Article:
UBC Reports
October 17, 1996


Theatre and Film Dept.

Design courses on CD-ROM a first in Canada

by Connie Bagshaw
Staff writer

Theatre Prof. Ron Fedoruk knows that his classes can be as exciting as waiting for paint to dry. It's a fact in any scene painting course. But with the use of technology, he hopes to cut down on the drying time, and update current teaching methods used in performing arts curriculum worldwide.

With a grant from UBC's Teaching and Learning Enhancement Fund, and the support of his colleagues in the Theatre and Film Dept., Fedoruk has embarked on a project, called At First Brush, to videotape several theatre design courses for classroom use.

"No one else is doing this in the area of scene painting or design at a Canadian institution," Fedoruk said. "In effect, the tapes will function as a reference text because there are few textbooks for these types of courses."

He added that the content was specifically designed to have broad application with the future intent of transferring the courses to CD-ROM for use in distance education and on the Internet.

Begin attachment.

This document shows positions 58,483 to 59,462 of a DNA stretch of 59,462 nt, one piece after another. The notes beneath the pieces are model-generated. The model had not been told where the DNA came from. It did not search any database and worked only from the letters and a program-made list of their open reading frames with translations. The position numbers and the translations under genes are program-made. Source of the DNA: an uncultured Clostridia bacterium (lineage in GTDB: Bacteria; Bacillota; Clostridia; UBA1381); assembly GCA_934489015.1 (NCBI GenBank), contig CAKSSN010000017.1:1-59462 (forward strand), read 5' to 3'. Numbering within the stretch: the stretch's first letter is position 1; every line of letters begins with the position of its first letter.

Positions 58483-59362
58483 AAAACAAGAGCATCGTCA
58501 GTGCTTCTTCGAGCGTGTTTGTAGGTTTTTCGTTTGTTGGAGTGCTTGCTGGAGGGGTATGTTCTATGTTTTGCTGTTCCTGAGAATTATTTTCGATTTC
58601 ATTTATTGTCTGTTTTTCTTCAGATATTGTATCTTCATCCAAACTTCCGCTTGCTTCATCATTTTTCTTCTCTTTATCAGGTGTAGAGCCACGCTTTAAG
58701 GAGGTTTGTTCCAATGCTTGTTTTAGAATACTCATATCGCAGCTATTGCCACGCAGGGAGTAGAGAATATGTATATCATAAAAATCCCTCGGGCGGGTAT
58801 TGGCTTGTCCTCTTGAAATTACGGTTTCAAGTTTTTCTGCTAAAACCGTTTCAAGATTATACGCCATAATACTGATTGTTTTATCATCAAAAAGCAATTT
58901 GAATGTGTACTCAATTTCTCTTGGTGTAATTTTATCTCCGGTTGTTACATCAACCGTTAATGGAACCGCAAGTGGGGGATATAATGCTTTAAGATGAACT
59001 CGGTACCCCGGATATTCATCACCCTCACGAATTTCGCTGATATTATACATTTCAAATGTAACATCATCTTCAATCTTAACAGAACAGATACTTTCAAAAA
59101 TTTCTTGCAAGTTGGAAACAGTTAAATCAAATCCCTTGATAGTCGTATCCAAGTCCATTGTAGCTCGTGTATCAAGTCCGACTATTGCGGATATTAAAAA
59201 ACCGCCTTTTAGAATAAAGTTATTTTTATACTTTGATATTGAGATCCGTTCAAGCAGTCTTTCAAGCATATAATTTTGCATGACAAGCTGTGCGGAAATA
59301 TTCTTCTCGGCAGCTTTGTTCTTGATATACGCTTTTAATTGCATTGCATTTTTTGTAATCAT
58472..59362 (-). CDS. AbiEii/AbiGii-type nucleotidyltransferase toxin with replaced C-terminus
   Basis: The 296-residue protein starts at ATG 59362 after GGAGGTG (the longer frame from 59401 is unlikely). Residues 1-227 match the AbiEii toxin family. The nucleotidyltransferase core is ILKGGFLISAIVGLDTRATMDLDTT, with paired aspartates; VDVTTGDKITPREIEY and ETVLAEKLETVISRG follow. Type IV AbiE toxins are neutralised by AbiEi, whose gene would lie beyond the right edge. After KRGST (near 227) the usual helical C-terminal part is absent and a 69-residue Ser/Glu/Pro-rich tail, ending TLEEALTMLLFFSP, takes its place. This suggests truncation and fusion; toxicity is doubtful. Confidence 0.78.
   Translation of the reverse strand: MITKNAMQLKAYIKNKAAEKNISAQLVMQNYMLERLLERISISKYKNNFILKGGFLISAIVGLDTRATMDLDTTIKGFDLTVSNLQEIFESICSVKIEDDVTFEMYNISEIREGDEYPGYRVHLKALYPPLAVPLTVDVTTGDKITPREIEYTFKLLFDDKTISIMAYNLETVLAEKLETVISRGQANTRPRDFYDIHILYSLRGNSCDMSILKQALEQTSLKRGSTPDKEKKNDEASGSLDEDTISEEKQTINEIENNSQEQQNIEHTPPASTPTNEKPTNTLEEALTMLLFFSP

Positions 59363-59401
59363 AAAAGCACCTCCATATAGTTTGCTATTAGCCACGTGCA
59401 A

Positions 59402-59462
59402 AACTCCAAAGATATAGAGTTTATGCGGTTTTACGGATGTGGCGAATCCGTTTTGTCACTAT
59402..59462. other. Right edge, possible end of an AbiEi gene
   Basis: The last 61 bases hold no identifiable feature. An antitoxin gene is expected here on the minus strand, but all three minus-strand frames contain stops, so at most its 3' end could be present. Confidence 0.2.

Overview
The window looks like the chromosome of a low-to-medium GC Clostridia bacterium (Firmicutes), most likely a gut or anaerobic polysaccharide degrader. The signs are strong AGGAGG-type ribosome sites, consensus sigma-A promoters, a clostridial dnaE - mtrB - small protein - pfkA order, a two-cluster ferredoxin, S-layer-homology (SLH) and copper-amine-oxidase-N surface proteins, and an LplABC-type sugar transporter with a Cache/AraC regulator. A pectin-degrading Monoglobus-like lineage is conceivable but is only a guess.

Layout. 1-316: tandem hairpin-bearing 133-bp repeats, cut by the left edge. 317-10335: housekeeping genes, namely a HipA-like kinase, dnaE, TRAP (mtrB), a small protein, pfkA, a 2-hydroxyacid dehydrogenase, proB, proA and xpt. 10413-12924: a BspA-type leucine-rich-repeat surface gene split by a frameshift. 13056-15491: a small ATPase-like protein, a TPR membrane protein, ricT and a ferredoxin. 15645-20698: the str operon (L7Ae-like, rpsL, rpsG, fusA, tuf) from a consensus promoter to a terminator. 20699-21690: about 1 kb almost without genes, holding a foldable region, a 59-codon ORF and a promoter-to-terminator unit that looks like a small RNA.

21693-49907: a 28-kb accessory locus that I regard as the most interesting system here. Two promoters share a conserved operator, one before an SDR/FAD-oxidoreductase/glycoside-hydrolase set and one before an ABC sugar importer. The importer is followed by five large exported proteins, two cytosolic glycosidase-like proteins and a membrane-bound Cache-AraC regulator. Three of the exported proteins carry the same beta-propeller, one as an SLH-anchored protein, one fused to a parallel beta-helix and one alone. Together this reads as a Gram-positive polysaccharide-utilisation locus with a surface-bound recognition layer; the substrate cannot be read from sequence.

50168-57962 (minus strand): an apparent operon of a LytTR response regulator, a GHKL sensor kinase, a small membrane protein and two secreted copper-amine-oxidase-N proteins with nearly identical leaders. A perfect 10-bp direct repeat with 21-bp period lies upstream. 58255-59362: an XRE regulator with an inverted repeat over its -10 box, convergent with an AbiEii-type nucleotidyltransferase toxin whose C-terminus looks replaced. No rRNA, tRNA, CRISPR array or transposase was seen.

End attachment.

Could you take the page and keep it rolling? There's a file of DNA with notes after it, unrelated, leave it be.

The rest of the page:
One CD-ROM and three 20-minute pilot tapes of broadcast quality -- instructing students in everything from painting brick walls to wood grain -- are being tested in the classroom this month. Problems will be solved with guidance from a team of student and faculty evaluators before the remainder of the 12-part series is produced which will include lighting, makeup and properties curriculum.

Fedoruk, who prepared the course content, said that third-year university level skills are taught, but can be assimilated by anyone of high school age and beyond.

When asked about the advantages of using technology in scene painting and design courses, Fedoruk's response is quick.

"On average, there are 20 students in a scene painting course. That's an enormous number to have in the paint shop at any one given time. With tapes or CDs, students can work on a staggered schedule."

They will also be helpful to students when they work on productions as part of their course work, which can mean missing classes.

"At present, all we can do is try to be flexible, but now students can miss a class and pick it up later without penalty," Fedoruk explained.

He cited instant replay, students' ability to absorb course content at their own pace and in the order they want, and the continuity tapes give to the curriculum, no matter who's teaching it, as other advantages.

At First Brush will share the resources of another departmental initiative -- the digital workstation for film and video which is capable of manufacturing CD-ROMs -- to transfer the tapes onto CD as published material for use on the Internet and by other institutions and private users.

While technology is the medium of the message, Fedoruk stressed that content remains the most important element of the project.

"Painting is a centuries old manual skill, after all."